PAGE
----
I’ve already covered the irony of complaining about insults from people you insult for a living. But there’s something else wrong with this picture. Probably several things. First off, progressives can’t or won’t behave like Tea Partiers. Progressives are not the vanguard of a populist movement. We’re a combination of the poor, the powerless, the discriminated against, on the one hand, and the highly educated, science-minded, secular-oriented, intelligentsia on the other. Throw in the unionized working class and you have the progressive movement. Most of our opinion leaders are from the intelligentsia-wing of the party. A very high percentage of progressive bloggers have advanced degrees. We’re not about to take up pitchforks or start carrying firearms to political rallies, and we’re too committed to reason to resort to lies and distortions as matter of strategy or policy.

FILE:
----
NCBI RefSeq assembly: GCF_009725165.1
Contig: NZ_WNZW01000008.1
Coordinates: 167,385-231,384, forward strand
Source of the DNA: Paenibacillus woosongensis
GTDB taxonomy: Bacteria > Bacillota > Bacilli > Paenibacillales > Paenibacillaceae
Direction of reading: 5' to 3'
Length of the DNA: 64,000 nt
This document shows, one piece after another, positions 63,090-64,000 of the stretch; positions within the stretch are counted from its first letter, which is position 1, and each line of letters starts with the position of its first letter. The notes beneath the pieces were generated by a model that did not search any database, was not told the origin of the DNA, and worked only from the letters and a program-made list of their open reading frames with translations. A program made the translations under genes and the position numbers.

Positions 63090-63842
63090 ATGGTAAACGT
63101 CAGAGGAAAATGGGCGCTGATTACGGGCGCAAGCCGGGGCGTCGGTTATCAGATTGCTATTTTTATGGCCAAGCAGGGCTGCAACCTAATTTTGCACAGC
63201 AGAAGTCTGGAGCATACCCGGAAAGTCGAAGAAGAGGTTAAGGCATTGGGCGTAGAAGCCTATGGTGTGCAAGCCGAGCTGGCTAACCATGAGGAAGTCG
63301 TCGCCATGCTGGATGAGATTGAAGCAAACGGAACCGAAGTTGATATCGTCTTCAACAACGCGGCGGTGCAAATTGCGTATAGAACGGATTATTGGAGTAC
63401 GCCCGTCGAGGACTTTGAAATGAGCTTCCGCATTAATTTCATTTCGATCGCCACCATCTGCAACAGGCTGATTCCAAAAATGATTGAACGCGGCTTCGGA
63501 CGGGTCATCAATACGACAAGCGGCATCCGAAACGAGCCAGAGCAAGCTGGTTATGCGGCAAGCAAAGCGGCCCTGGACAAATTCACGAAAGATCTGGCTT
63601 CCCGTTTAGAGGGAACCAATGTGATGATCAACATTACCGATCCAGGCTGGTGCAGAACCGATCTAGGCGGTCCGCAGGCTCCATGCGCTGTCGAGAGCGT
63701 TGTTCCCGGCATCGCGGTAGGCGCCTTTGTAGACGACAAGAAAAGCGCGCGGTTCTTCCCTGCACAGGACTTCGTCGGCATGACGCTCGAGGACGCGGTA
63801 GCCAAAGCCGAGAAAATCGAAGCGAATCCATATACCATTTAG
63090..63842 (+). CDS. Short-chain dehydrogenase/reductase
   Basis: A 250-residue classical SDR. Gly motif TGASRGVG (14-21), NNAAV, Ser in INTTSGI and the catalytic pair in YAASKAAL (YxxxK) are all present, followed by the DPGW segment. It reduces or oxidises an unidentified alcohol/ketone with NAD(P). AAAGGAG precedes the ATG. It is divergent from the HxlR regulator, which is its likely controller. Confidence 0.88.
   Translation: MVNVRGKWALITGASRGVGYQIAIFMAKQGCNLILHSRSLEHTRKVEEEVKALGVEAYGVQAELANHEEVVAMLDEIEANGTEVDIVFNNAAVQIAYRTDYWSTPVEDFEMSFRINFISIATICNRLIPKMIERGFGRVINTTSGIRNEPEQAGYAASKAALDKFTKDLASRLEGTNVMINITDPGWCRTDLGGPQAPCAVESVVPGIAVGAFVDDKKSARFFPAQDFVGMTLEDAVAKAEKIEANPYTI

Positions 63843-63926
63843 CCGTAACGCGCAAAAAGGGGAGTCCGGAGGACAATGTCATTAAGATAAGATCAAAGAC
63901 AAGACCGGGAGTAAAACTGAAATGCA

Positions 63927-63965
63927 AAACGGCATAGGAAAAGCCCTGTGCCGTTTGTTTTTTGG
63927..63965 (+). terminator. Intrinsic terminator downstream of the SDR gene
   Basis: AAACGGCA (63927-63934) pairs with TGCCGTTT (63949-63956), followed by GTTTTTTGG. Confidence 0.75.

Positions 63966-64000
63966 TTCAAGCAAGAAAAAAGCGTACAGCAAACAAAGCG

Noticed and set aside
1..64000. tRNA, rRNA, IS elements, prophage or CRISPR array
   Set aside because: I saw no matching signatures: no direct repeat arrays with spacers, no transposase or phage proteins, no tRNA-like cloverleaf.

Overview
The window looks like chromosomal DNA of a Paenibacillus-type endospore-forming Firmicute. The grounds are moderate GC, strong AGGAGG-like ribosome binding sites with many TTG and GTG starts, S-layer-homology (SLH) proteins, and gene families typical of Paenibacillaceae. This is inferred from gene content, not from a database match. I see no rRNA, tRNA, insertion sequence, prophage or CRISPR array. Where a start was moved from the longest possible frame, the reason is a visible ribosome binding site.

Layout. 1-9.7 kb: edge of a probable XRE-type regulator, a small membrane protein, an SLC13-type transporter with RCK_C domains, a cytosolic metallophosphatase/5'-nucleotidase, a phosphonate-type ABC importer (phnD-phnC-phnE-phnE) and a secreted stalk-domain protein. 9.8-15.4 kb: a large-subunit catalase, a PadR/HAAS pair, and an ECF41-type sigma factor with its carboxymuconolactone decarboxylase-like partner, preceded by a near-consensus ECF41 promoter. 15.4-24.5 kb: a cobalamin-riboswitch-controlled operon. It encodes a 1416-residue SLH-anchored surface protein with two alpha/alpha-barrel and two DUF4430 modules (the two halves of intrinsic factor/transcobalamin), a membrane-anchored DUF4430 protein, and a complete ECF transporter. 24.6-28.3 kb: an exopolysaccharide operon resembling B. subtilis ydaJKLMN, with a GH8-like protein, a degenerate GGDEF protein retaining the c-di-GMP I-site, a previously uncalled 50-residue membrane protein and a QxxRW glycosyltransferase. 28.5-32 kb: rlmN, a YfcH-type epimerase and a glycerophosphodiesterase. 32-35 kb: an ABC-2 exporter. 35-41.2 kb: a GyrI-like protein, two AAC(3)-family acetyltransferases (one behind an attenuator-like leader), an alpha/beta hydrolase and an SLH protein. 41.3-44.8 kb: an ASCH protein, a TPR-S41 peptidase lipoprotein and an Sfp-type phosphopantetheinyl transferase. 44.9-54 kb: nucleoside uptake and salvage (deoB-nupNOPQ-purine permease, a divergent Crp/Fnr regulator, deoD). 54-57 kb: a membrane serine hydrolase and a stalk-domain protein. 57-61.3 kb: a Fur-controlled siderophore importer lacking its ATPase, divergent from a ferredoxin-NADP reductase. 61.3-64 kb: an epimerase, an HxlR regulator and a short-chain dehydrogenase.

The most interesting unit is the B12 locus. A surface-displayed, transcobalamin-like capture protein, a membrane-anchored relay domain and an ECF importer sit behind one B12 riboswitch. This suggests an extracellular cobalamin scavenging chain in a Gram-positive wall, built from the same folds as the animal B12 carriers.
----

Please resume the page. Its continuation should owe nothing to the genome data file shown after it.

Another problem, it seems to me, is that the progressive blogosphere arose as an opponent of both the media and the political establishments, and we seem ill-suited and incapable of forming a partnership with power. Policies we opposed under Bush, we still oppose under Obama. Perhaps, we’re quieter in our criticisms, but we’re unwilling to just get on board and support whatever the Democratic Party or the White House wants to do. That’s not a bad thing, it’s just something we need to acknowledge. Because we’re different from conservatives, we can’t be expected to behave like them.

If what we need is a true counter to the pull of the Tea Partiers, the progressive blogosphere isn’t the right place to look.

But we can have a more productive relationship with the Establishment Left. It would start by getting clear where the line is between advocacy for issues and protecting our political position in Washington. We know we cannot afford to lose the presidential election in 2012. We could improve things considerably if we reserved our attacks on our own political leaders for areas where they at least have the freedom of acting otherwise. That would be a good start.